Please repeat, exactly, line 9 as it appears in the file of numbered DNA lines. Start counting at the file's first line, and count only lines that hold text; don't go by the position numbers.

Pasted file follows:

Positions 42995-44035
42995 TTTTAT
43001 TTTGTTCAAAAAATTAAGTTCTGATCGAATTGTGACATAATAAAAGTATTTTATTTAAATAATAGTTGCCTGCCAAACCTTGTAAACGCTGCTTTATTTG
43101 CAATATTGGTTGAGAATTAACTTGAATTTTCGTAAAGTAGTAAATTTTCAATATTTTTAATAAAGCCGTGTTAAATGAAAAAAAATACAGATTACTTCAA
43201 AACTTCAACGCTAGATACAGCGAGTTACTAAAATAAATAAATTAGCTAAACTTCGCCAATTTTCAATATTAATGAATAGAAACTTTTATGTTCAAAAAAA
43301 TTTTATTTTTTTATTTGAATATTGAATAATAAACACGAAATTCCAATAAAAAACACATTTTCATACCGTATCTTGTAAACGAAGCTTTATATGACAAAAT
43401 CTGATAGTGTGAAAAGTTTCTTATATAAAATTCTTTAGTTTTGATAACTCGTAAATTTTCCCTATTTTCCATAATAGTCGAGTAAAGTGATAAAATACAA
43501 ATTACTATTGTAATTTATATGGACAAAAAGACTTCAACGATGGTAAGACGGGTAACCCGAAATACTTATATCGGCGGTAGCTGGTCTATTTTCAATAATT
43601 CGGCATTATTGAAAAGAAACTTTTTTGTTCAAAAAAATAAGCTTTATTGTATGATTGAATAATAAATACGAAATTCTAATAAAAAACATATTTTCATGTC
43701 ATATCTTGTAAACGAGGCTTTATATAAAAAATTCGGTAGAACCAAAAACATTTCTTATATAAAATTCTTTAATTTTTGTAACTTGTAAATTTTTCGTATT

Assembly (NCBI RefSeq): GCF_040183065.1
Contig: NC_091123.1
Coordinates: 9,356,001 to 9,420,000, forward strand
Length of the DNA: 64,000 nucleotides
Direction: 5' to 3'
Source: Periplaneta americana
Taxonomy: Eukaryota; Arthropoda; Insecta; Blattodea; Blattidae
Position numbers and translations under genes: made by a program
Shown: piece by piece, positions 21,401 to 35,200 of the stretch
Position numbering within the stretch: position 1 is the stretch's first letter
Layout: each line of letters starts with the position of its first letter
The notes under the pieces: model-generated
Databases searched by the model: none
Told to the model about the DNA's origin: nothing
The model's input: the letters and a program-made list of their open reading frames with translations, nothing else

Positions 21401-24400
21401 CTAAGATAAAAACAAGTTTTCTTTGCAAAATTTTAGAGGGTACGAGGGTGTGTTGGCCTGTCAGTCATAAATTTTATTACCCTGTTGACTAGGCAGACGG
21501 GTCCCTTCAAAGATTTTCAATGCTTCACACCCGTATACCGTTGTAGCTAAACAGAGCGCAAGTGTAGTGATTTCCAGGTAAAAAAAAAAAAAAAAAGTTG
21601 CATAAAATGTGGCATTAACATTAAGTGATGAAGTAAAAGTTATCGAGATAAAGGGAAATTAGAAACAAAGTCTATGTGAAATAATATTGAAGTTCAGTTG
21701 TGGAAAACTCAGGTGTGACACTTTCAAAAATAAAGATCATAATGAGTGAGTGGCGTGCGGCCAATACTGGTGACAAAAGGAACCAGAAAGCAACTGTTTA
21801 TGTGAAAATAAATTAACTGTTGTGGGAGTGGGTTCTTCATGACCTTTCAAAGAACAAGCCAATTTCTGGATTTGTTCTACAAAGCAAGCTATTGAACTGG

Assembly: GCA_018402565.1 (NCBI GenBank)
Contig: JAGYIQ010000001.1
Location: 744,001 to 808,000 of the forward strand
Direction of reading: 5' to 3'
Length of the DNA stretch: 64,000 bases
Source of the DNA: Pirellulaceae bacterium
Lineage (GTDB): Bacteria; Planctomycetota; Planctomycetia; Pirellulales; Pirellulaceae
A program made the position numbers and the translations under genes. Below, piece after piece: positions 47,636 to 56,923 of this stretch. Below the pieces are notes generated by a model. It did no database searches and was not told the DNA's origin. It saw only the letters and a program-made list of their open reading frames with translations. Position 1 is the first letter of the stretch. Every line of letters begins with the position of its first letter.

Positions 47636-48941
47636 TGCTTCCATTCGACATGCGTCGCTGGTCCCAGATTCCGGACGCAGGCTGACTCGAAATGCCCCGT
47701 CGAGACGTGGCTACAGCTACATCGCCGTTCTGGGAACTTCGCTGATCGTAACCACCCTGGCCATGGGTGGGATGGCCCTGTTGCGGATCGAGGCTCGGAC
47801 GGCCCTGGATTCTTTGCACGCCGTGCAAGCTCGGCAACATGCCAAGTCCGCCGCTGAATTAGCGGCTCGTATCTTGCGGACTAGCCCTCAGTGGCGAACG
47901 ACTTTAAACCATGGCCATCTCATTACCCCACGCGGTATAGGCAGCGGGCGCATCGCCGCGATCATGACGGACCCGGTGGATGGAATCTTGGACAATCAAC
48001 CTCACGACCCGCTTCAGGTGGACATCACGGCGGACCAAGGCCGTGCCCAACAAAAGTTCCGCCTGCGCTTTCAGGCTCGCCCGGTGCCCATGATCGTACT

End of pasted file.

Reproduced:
43601 CGGCATTATTGAAAAGAAACTTTTTTGTTCAAAAAAATAAGCTTTATTGTATGATTGAATAATAAATACGAAATTCTAATAAAAAACATATTTTCATGTC